A team of volunteers from across the Midwest is set to accompany Schurr during the three week dig along the Kankakee River , sifting through dirt for artifacts dating as far back as 1100. Schurr said while it is impossible to tell what might be discovered over the next three weeks, he believes new findings could come as soon as next week.

"We find stuff from every time period," Schurr said. "In the past, we've found prehistoric roasting pits, pottery and tools. We've also found pottery dating back to the 1820s, musket balls, even trade silver from when the Native Americans were here."

Schurr said one of the most unique aspects about the site is that it has seen a steady flow of human traffic over the past thousand years, making it possible to compare how different people lived and utilized the marshes along the Kankakee over time.

"The cool part about the site is that the only disturbance it's experienced is what historic people have done to it," Schurr said. "We can look at how Native Americans lived 700 years ago and compare that to how the pioneers used the same land."

For others, the cool part comes simply from digging in the dirt.

"It's not quite like Indiana Jones, but that's OK," said participant Albert Hong, an archeology student at Notre Dame. "We learn about this in text books, but it's cool to get hands-on experience."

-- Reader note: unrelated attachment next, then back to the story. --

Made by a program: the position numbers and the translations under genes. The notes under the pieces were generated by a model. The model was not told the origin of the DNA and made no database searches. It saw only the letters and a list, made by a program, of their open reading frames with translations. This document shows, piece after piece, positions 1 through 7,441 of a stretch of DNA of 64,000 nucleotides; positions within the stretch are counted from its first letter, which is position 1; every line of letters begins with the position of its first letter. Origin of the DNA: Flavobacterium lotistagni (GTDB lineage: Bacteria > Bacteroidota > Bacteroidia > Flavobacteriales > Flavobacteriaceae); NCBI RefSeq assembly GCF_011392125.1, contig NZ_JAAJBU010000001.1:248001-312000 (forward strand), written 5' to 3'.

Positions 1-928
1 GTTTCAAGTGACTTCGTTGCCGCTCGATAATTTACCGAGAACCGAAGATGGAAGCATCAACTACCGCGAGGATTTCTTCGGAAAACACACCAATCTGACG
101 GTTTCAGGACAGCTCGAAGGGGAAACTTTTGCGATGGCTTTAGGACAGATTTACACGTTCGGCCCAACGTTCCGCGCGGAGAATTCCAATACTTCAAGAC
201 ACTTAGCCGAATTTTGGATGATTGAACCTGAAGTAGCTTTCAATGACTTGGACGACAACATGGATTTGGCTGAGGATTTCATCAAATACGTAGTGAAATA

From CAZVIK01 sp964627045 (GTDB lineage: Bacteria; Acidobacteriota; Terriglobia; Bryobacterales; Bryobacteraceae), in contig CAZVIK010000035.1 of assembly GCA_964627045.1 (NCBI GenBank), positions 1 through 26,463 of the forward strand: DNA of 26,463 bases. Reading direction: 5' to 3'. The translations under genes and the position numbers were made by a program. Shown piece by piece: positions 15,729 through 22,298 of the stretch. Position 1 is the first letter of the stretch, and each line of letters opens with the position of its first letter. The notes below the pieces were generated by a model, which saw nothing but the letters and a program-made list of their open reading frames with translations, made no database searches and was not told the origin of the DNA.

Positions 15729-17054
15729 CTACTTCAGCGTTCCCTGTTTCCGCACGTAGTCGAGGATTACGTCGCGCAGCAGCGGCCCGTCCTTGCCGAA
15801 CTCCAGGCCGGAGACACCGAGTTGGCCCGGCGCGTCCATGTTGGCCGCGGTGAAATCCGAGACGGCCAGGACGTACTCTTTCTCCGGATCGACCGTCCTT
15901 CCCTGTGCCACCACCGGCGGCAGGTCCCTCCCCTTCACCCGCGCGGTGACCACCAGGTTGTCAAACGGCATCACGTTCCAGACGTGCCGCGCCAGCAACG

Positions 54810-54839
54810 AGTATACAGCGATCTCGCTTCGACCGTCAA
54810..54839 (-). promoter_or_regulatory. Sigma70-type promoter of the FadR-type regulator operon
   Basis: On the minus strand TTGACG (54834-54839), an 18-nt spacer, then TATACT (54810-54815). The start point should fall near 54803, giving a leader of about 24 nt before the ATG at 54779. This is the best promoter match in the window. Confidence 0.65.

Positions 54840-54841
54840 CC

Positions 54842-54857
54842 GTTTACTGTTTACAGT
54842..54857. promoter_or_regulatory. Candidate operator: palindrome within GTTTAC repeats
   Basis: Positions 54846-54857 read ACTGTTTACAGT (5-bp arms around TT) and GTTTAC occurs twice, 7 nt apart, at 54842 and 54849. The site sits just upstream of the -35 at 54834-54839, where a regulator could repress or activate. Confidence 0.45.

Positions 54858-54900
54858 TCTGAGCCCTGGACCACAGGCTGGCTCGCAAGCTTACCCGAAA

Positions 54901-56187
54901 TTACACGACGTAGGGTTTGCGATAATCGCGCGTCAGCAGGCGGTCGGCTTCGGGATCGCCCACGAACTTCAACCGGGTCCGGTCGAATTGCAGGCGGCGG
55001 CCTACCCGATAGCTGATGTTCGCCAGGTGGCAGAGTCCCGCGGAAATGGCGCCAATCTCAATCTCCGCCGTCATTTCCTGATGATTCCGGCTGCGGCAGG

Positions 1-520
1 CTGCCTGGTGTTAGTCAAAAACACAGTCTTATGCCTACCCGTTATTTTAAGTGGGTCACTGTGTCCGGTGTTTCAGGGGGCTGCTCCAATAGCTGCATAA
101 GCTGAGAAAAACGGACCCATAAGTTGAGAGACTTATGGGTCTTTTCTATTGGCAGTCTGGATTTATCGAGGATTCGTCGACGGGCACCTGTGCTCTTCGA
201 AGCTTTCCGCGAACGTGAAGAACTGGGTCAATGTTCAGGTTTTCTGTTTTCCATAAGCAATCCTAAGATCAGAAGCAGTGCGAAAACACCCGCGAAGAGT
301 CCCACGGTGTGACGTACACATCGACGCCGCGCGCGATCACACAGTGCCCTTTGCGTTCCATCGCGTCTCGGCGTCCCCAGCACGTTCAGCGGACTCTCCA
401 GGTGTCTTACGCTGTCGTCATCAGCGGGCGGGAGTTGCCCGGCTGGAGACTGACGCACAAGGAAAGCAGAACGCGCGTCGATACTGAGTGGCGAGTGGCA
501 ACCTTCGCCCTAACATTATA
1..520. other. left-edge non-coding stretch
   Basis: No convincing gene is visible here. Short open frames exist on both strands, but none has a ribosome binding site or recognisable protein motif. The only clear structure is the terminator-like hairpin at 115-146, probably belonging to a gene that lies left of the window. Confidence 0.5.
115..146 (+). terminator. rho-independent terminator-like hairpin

Hong, of Los Altos Hills , Calif. , was one of several aspiring archaeologists to try his hand at field work for the day. Other volunteers with no prior experience showed up to help as well.

"Our digs are always a success," said historical society president John Hodson. "On the first day, there's not that much going on, but there have been a lot of good things happening."

Hodson said the historical society will continue to take volunteers up through July 23, the final day of the dig. The dig runs from 9 a.m. to 3:30, Monday through Thursday.

 

Dig for Collier Lodge begins
(http://www.post-trib.com/news/porter/1654040,collierdig0707.article)

July 7, 2009